Weisburd et al. (2008) report on a randomized field trial of alternative strategies for incentivizing the payment of court-ordered fines. The most salient finding involves the “miracle of the cells,” namely, that the imminent threat of incarceration provides a powerful incentive to pay delinquent fines, even when the incarceration is only for a short period. The miracle of the cells provides a valuable perspective on the conclusion that the certainty, rather than the severity, of punishment is the more powerful deterrent. Consistent with the “certainty principle,” the common feature of treatment conditions involving incarceration is a high certainty of imprisonment for failure to pay the fine. However, that Weisburd and colleagues label the response the “miracle of the cells” and not the “miracle of certainty” is telling. Their choice of label is a reminder that certainty must result in a distasteful consequence in order for it to be a deterrent. The consequences need not be draconian, just sufficiently costly, to deter the proscribed behavior.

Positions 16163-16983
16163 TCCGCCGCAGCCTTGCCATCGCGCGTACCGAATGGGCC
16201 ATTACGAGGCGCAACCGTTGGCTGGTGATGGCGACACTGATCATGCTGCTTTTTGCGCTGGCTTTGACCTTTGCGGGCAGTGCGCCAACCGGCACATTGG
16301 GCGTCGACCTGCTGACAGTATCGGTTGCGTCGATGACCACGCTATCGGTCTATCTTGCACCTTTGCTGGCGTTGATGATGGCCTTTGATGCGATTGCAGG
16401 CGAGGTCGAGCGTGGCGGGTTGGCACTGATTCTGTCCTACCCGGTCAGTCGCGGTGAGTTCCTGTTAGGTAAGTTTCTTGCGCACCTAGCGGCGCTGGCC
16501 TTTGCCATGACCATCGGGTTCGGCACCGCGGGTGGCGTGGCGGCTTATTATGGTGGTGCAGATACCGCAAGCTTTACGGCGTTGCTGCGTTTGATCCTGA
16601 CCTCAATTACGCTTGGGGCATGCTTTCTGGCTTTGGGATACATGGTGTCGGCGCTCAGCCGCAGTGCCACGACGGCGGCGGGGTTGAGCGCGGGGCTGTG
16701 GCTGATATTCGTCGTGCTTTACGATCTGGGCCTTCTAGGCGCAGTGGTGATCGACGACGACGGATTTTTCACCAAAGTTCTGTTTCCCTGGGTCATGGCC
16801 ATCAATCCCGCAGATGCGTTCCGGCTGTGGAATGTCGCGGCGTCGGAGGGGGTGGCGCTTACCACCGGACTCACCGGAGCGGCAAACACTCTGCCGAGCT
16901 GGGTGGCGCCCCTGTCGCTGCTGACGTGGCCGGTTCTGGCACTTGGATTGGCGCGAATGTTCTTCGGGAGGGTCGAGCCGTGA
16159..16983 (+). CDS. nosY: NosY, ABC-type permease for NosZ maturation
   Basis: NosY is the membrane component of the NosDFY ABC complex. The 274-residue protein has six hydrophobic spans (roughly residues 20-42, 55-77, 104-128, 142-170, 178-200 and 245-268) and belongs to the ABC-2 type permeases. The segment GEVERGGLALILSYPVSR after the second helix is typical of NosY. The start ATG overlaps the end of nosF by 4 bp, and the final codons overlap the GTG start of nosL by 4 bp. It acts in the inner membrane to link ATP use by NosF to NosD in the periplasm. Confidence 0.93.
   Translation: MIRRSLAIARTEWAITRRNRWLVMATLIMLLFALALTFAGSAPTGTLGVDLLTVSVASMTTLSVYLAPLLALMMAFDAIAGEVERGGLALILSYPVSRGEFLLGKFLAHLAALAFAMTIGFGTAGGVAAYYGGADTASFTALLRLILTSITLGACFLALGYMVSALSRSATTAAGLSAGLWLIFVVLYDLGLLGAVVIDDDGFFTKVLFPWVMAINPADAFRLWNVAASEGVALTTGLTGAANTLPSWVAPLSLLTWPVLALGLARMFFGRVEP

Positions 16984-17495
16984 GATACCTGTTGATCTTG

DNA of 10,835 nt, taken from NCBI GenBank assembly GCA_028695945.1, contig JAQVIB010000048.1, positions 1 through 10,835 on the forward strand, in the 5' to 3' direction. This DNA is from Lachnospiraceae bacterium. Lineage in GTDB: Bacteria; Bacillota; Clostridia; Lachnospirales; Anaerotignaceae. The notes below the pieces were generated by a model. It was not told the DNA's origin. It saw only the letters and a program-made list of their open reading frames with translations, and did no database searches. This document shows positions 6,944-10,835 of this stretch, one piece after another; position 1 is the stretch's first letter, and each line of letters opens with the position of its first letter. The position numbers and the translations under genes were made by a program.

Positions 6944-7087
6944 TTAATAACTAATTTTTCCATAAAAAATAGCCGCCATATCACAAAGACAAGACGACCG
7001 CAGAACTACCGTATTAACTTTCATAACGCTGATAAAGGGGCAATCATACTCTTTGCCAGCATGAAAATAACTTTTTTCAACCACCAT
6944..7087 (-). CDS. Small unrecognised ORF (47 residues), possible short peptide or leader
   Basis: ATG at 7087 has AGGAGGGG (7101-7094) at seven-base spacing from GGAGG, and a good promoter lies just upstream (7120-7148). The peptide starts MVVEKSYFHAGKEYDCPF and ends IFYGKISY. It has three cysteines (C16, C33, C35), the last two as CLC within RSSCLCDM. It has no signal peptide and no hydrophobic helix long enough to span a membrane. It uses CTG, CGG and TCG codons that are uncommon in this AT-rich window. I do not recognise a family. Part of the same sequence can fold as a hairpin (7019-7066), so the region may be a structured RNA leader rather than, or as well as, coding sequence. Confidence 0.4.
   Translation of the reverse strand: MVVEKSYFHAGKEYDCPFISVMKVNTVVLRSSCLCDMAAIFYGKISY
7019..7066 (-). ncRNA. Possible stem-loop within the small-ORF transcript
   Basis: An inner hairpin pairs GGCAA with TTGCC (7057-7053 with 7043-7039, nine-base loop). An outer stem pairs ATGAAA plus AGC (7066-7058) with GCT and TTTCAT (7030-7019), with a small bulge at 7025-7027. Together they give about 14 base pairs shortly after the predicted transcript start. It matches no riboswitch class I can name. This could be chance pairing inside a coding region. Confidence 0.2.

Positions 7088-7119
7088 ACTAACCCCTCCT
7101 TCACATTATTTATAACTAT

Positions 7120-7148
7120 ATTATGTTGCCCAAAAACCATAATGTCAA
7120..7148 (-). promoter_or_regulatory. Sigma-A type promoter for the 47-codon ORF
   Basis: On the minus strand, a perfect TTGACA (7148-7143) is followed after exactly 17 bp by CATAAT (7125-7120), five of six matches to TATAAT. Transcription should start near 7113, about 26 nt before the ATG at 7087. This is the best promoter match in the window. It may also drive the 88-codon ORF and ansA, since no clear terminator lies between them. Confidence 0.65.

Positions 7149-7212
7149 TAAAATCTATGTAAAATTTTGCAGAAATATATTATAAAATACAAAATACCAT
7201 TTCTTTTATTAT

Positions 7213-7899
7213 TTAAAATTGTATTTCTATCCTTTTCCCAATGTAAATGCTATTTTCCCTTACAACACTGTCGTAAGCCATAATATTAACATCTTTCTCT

The deterrence strategy of certain but non-draconian sanctions has been applied with apparently great success in Project HOPE, an intervention heralded in Hawken and Kleiman (2009), Kleiman (2009), and Hawken (2010). Project HOPE is a Hawaii-based probation enforcement program. In a randomized experiment, probationers assigned to Project HOPE had much lower rates of positive drug tests, missed appointments, and—most importantly—were significantly less likely to be arrested and imprisoned. The cornerstone of the HOPE intervention was regular drug testing, including random tests, and certain but short punishment periods of confinement (e.g., 1–2 days) for positive drug tests or other violation of conditions of probation. Thus, both the Weisburd et al. (2008) fine experiment and Project HOPE show that highly certain punishment can be an effective deterrent to individuals for which deterrence had previously been ineffective in deterring their criminal behavior.